2 Diabetes Diabetes mellitus, or simply diabetes, is a group of metabolic diseases in which a person has high blood sugar, either because the pancreas does not produce enough insulin, or because cells do not respond to the insulin that is produced. This high blood sugar produces the classical symptoms of polyuria (frequent urination), polydipsia (increased thirst) and polyphagia (increased hunger). There are three main types of diabetes mellitus (DM). Type 1 DM results from the body's failure to produce insulin, and presently requires the person to inject insulin or wear an insulin pump. This form was previously referred to as "insulin- dependent diabetes mellitus" (IDDM) or "juvenile diabetes". Type 2 DM results from insulin resistance, a condition in which cells fail to use insulin properly, sometimes combined with an absolute insulin deficiency. This form was previously referred to as non insulin- dependent diabetes mellitus (NIDDM) or "adult- onset diabetes". The third main form, gestational diabetes occurs when pregnant women without a previous diagnosis of diabetes develop a high blood glucose level. It may precede development of type 2 DM. Other forms of diabetes mellitus include congenital diabetes, which is due to genetic defects of insulin secretion, cystic fibrosis- related diabetes, steroid diabetes induced by high doses of glucocorticoids, and several forms of monogenic diabetes. Untreated, diabetes can cause many complications. Acute complications include diabetic ketoacidosis and nonketotic hyperosmolar coma. Serious long- term complications include cardiovascular disease, chronic renal failure, and diabetic retinopathy (retinal damage). Adequate treatment of diabetes is thus important, as well as blood pressure control and lifestyle factors such as smoking cessation and maintaining a healthy body weight. All forms of diabetes have been treatable since insulin became available in 1921, and type 2 diabetes may be controlled with medications. Insulin and some oral medications can cause hypoglycemia (low blood sugars), which can be dangerous if severe. Both types 1 and 2 are chronic conditions that cannot be cured. Pancreas transplants have been tried with limited success in type 1 DM; gastric bypass surgery has been successful in many with morbid obesity and type 2 DM. Gestational diabetes usually resolves after delivery. The blood sugar concentration or blood glucose level is the amount of glucose (sugar) present in theblood of a human or animal. The body naturally tightlyregulates blood glucose levels as a part of metabolichomeostasis. Glucose is the primary source of energy for the body's cells, and blood lipids (in the form of fats and oils) are primarily a compact energy store. (There are exceptions. For example, because their dietary metabolizable carbohydrates tend to be used by rumen organisms, ruminants tend to be continuously gluconeogenic; consequently their hepatocytes must rely on such primary energy sources as volatile fatty acids, absorbed from the rumen, rather than glucose.) Glucose is transported from the intestines or liver to body cells via the bloodstream, and is made available for cell absorption via the hormone insulin, produced by the body primarily in the pancreas. The mean normal blood glucose level in humans is about 5.5 mm (5.5 mmol/l or 100 mg/dl, i.e. milligrams/deciliter); however, this level fluctuates throughout the day. Glucose levels are usually lowest in the morning, before the first meal of the day (termed "the fasting level"), and rise after meals for an hour or two by a few millimolar. The normal blood glucose level (tested while fasting) for non- diabetics, should be between 70 and 100 milligrams per deciliter (mg/dl). Blood sugar levels for those without diabetes and who are not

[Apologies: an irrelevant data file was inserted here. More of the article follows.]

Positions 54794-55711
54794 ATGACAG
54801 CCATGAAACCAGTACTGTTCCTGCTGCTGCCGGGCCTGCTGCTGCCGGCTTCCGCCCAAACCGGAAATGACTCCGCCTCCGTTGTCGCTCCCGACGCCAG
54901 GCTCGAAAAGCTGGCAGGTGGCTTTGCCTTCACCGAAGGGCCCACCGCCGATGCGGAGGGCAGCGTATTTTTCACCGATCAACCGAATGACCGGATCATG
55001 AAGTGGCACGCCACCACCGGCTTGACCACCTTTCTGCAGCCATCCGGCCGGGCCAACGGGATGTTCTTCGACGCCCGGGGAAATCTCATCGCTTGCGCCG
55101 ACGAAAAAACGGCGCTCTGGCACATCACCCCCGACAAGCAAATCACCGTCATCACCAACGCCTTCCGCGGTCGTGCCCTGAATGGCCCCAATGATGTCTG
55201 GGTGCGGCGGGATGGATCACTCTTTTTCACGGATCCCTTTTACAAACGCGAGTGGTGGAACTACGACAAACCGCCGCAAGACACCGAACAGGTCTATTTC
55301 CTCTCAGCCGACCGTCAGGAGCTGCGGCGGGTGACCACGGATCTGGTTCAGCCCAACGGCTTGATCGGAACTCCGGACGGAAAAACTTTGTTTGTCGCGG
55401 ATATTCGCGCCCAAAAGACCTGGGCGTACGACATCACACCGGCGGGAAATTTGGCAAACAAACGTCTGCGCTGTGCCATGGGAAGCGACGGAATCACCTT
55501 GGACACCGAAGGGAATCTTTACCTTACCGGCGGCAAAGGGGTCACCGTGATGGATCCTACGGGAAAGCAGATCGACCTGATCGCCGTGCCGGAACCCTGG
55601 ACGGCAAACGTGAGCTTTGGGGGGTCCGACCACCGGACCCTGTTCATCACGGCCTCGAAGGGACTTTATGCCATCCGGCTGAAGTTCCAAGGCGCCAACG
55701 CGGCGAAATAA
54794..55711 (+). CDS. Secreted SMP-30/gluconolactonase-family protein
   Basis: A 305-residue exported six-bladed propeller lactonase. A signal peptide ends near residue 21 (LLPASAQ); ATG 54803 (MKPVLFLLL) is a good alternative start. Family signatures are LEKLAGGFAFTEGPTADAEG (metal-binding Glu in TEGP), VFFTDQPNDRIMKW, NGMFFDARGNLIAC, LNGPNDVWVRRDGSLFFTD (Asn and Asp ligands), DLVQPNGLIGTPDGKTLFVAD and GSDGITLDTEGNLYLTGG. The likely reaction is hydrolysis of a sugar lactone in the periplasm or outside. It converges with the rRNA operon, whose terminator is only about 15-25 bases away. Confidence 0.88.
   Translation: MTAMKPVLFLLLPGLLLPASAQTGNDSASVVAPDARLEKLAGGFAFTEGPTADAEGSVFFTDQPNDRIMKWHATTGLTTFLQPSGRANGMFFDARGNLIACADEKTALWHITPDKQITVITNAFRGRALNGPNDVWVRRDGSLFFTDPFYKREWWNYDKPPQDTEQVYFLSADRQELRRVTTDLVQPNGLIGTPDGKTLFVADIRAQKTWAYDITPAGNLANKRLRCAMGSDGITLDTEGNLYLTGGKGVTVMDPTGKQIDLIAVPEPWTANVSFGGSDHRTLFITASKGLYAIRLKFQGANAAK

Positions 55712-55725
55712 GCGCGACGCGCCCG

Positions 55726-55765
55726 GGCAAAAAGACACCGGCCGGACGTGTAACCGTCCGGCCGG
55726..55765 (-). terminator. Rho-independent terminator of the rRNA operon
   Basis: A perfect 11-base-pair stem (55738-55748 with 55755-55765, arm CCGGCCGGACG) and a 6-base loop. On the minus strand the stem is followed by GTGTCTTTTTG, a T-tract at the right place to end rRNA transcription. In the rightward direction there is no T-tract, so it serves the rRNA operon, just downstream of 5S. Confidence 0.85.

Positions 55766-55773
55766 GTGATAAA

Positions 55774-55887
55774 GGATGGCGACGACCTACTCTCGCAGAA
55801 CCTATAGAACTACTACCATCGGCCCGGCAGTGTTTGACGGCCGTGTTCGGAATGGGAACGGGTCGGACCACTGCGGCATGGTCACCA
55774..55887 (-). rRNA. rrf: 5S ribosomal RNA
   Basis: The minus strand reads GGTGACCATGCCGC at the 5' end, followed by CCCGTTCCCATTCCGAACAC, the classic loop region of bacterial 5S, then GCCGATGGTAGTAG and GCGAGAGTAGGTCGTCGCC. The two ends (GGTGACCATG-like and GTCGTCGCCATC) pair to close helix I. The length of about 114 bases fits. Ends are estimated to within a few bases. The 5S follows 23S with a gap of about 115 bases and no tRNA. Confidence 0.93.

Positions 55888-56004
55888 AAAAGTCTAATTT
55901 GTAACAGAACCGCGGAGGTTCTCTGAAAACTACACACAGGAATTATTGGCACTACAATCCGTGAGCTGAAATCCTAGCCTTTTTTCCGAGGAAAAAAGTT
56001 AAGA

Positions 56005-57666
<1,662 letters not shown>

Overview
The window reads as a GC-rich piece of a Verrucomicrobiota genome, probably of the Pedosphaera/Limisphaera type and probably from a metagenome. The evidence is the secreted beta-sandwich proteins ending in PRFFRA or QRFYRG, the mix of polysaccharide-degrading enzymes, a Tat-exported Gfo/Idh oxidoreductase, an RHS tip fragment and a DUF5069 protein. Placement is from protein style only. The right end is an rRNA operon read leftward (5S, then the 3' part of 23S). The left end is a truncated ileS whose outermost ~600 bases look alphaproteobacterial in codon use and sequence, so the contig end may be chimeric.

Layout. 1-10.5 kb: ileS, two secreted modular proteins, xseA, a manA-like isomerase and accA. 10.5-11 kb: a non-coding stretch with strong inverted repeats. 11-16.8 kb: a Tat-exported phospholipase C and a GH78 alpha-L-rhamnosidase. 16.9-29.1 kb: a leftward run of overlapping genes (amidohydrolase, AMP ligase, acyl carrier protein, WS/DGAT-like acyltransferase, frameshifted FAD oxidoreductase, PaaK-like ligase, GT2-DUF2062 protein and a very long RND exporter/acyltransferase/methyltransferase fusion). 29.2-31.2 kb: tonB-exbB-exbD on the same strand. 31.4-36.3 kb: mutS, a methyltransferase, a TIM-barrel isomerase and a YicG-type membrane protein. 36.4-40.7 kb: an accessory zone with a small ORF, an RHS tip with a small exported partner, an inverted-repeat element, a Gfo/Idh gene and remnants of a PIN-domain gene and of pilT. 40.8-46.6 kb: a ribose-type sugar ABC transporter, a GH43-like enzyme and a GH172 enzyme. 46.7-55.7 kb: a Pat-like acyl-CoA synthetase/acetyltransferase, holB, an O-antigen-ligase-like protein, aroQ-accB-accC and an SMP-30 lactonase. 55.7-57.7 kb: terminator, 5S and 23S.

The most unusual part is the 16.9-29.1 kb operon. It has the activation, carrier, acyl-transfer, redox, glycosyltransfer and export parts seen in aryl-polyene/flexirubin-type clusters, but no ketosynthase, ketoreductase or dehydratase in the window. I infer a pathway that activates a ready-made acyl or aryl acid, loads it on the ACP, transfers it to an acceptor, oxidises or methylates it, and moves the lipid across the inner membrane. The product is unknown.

3 fasting should be below 125 mg/dl. [5] The blood glucose target range for diabetics, according to the Diabetes Association, should be (mg/dl) before meals, and less than 180 mg/dl after meals (as measured by a blood glucose monitor). Blood sugar levels outside the normal range may be an indicator of a medical condition. A persistently high level is referred to ashyperglycemia; low levels are referred to as hypoglycemia. Diabetes mellitus is characterized by persistent hyperglycemia from any of several causes, and is the most prominent disease related to failure of blood sugar regulation. A temporarily elevated blood sugar level may also result from severe stress, such as trauma, stroke, myocardial infarction, surgery, or illness. Intake of alcohol causes an initial surge in blood sugar, and later tends to cause levels to fall. Also, certain drugs can increase or decrease glucose levels A blood glucose test measures the amount of a type of sugar, called glucose, in your blood. Glucose comes from carbohydrate foods. It is the main source of energy used by the body. Insulin is a hormone that helps your body's cells use the glucose. Insulin is produced in the pancreas and released into the blood when the amount of glucose in the blood rises. Normally, your blood glucose levels increase slightly after you eat. This increase causes your pancreas to release insulin so that your blood glucose levels do not get too high. Blood glucose levels that remain high over time can damage youreyes, kidneys, nerves, and blood vessels. There are several different types of blood glucose tests. Fasting blood sugar (FBS) measures blood glucose after you have not eaten for at least 8 hours. It is often the first test done to check for prediabetes anddiabetes. 2- hour postprandial blood sugar measures blood glucose exactly 2 hours after you start eating a meal. This is not a test used to diagnose diabetes. Random blood sugar (RBS) measures blood glucose regardless of when you last ate. Several random measurements may be taken throughout the day. Random testing is useful because glucose levels in healthy people do not vary widely throughout the day. Blood glucose levels that vary widely may mean a problem. This test is also called a casual blood glucose test. Random testing is not used to diagnose diabetes. Oral glucose tolerance test is used to diagnose prediabetes and diabetes. An oral glucose tolerance test is a series of blood glucose measurements taken after you drink a sweet liquid that contains glucose. This test is commonly used to diagnose diabetes that occurs during pregnancy (gestational diabetes). This test is not commonly used to diagnose diabetes in a person who is not pregnant. Glycohemoglobin A1c measures how much sugar (glucose) is stuck to red blood cells. This test can be used to diagnose diabetes. It also shows how well your diabetes has been controlled in the last 2 to 3 months and whether your diabetes medicine needs to be changed. The result of your A1c test can be used to estimate your average blood sugar level. This is called your estimated average glucose, or eag. To make a diagnosis of type 2 diabetes, your doctor will use the Diabetes Association's criteria. Why It Is Done Blood glucose tests are done to: Check for diabetes. Monitor treatment of diabetes. Check for diabetes that occurs during pregnancy (gestational diabetes). Determine if an abnormally low blood sugar level (hypoglycemia) is present. A test to measure blood levels of insulin and a protein called C- peptide may be done along with a blood glucose test to determine the cause of hypoglycemia. For more information, see the topic C- Peptide. Fasting blood glucose tests are done to detect the risk of diabetes (prediabetes) when glucose levels are mg/dl ( mmol/l), as recommended by the Diabetes Association